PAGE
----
Dover's public schools are considered among the best in Massachusetts. According to research conducted by Boston magazine in 2013, 2014, 2015, 2016, 2017, 2018 and 2019, the town's schools scored No. 1 in the state.[17] Dover has three public schools —Chickering Elementary School (grades K-5), Dover-Sherborn Middle School (grades 6-8) and Dover-Sherborn High School (grades 9-12). The private, independent Charles River School (Pre-K-grade 8) is located in the town's center.

Located near Caryl Park and the entrance to Noanet Woodlands (also known as Miss Peabody's Woods), Chickering School is under the elected Dover School Committee, while the two secondary schools are the responsibility of the regional school system, under the elected Dover-Sherborn Regional School Committee, with costs and governance shared with the neighboring town of Sherborn. The regional schools share a campus on Farm Street in Dover, near the borders with Sherborn and Medfield.

Dover-Sherborn High School has impressive results with regards to graduation rates, college admission rates and standardized and Advanced Placement exam scores. DSHS was ranked third in cost efficiency and seventh in academic performance by Boston magazine. U.S. News & World Report named Dover-Sherborn a Gold Medal School, ranking it 65th in the US.

Dover used to have two elementary schools, Chickering for grades K to 3, and Caryl Elementary School for grades 4 to 8. In 1970, Caryl School was gutted by fire.[18] It was rebuilt and remained open until finally being closed in 2001 after the expansion of Chickering.[18]

Notable people[edit]

Soldiers' monument, first dedicated on June 18, 1910

Historic places[edit]

Popular culture[edit]

Representation of William Bartlett of the Dover Demon, very similar to the other illustrations done

The town is known for the sighting of a humanoid since the 1970s on Farm Street, which gives access to it. There have been six unrelated sightings so far. The creature has a large and long head, epidermis without fur beyond feet and long hands that fix on the surface. It was named the Dover Demon by one of the cryptozoologists who investigated the case. Although some believe it is an alien, to others it is no more than an animal like a primate. There have been no modern reports.[19]


  1. ^ Town Clerk's Office, Town of Dover, Massachusetts
  2. ^ "Population and Housing Occupancy Status: 2010 - State -- County Subdivision, 2010 Census Redistricting Data (Public Law 94-171) Summary File". U.S. Census Bureau. Retrieved July 10, 2011.
  3. ^ a b "The Sawin Museum". Dover Historical Society. Retrieved September 28, 2013.
  4. ^ "Total Population (P1), 2010 Census Summary File 1". American FactFinder, All County Subdivisions within Massachusetts. United States Census Bureau. 2010.
  5. ^ "Massachusetts by Place and County Subdivision - GCT-T1. Population Estimates". United States Census Bureau. Retrieved July 12, 2011.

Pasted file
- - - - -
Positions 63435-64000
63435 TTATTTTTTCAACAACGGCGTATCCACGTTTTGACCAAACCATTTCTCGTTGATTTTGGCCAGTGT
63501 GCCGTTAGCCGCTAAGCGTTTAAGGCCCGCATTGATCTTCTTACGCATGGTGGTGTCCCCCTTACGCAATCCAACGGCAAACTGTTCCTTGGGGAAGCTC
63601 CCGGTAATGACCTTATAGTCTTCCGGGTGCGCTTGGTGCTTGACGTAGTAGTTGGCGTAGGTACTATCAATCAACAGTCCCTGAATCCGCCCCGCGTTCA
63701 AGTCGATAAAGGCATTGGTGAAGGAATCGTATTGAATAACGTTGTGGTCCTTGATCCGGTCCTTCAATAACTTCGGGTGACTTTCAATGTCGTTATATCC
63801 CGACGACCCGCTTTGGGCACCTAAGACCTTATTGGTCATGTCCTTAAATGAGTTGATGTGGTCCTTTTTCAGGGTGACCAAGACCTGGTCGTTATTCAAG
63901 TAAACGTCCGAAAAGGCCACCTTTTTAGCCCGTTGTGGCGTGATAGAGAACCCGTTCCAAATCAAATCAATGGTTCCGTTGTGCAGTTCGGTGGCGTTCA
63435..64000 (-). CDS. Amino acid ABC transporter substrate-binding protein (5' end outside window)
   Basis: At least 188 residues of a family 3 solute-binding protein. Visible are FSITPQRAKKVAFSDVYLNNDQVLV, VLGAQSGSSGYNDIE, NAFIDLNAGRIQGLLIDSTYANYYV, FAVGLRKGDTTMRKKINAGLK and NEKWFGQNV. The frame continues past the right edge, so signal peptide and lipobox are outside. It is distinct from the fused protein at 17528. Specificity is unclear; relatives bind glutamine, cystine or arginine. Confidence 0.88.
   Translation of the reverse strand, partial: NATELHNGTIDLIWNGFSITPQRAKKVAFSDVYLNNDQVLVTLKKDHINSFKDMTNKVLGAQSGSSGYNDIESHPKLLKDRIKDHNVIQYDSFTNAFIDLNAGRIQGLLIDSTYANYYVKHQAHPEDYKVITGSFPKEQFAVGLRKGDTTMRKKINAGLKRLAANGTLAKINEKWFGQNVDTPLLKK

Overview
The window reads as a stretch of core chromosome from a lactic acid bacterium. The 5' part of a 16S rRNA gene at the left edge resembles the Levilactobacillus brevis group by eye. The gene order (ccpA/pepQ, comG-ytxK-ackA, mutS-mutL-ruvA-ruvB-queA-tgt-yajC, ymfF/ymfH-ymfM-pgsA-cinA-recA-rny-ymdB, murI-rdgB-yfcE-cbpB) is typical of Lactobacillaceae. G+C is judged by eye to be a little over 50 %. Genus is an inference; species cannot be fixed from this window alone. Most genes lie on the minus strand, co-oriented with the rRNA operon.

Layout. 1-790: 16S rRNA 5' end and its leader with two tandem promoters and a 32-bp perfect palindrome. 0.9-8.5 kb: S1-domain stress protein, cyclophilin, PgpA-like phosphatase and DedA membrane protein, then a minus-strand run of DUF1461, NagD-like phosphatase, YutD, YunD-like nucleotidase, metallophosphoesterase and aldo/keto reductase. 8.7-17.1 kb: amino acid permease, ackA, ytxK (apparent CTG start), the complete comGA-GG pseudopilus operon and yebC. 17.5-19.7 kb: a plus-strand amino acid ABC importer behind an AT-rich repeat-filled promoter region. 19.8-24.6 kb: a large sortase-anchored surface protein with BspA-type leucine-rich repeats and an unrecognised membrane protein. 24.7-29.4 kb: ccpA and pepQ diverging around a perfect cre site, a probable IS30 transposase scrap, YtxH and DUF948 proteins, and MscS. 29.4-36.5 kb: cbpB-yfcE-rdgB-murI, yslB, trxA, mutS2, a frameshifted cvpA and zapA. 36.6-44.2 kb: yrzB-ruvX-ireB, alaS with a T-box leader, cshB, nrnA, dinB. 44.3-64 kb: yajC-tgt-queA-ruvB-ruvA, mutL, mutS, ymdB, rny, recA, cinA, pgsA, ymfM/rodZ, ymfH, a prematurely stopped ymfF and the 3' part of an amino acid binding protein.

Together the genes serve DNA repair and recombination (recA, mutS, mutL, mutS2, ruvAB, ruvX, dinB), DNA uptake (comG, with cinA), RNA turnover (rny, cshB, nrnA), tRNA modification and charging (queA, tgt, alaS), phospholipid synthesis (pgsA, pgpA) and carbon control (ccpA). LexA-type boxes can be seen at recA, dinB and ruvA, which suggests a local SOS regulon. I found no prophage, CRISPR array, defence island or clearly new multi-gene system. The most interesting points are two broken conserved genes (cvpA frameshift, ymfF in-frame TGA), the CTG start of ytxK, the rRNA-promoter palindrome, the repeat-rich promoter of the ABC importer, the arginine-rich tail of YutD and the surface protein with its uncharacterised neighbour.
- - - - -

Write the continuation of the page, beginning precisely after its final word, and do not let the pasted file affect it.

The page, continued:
6. ^ "1990 Census of Population, General Population Characteristics: Massachusetts" (PDF). US Census Bureau. December 1990. Table 76: General Characteristics of Persons, Households, and Families: 1990. 1990 CP-1-23. Retrieved July 12, 2011.
  7. ^ "1980 Census of the Population, Number of Inhabitants: Massachusetts" (PDF). US Census Bureau. December 1981. Table 4. Populations of County Subdivisions: 1960 to 1980. PC80-1-A23. Retrieved July 12, 2011.
  8. ^ "1950 Census of Population" (PDF). Bureau of the Census. 1952. Section 6, Pages 21-10 and 21-11, Massachusetts Table 6. Population of Counties by Minor Civil Divisions: 1930 to 1950. Retrieved July 12, 2011.
  9. ^ "1920 Census of Population" (PDF). Bureau of the Census. Number of Inhabitants, by Counties and Minor Civil Divisions. Pages 21-5 through 21-7. Massachusetts Table 2. Population of Counties by Minor Civil Divisions: 1920, 1910, and 1920. Retrieved July 12, 2011.
  10. ^ "1890 Census of the Population" (PDF). Department of the Interior, Census Office. Pages 179 through 182. Massachusetts Table 5. Population of States and Territories by Minor Civil Divisions: 1880 and 1890. Retrieved July 12, 2011.
  11. ^ "1870 Census of the Population" (PDF). Department of the Interior, Census Office. 1872. Pages 217 through 220. Table IX. Population of Minor Civil Divisions, &c. Massachusetts. Retrieved July 12, 2011.
  12. ^ "1860 Census" (PDF). Department of the Interior, Census Office. 1864. Pages 220 through 226. State of Massachusetts Table No. 3. Populations of Cities, Towns, &c. Retrieved July 12, 2011.
  13. ^ "1850 Census" (PDF). Department of the Interior, Census Office. 1854. Pages 338 through 393. Populations of Cities, Towns, &c. Retrieved July 12, 2011.
  14. ^ "American FactFinder". United States Census Bureau. Archived from the original on September 11, 2013. Retrieved January 31, 2008.
  15. ^
    - "President - 2012 Massachusetts Election Results".
  16. ^ "Presidential General Election Results Comparison - Norfolk County Dover Town". US Election Atlas.
  17. ^ "The Best Schools in Boston 2013". Boston. Archived from the original on November 11, 2013. Retrieved October 29, 2013.
    - "Best Public Schools in Boston 2014 – Sortable Chart". Boston. Retrieved October 16, 2019.
    - "Best Public Schools in Boston 2015 — Sortable Chart". Boston. Retrieved October 16, 2019.
    - "Ranking: Best Public High Schools in Greater Boston". Boston. Retrieved October 16, 2019.
    - "The Best School Districts in Greater Boston". Boston. Retrieved October 16, 2019.
    - "The Best Public High Schools in Greater Boston". Boston. Retrieved October 16, 2019.-
    - "The Best Public High Schools in Greater Boston". Boston. Retrieved October 16, 2019.
  18. ^ a b "History of Chickering and Caryl Schools". Chickering Reports. Retrieved February 14, 2011.
  19. ^ "12 Creepy Facts About The Dover Demon". Thought Catalog. July 31, 2018. Retrieved February 17, 2019.[unreliable source?]

External links[edit]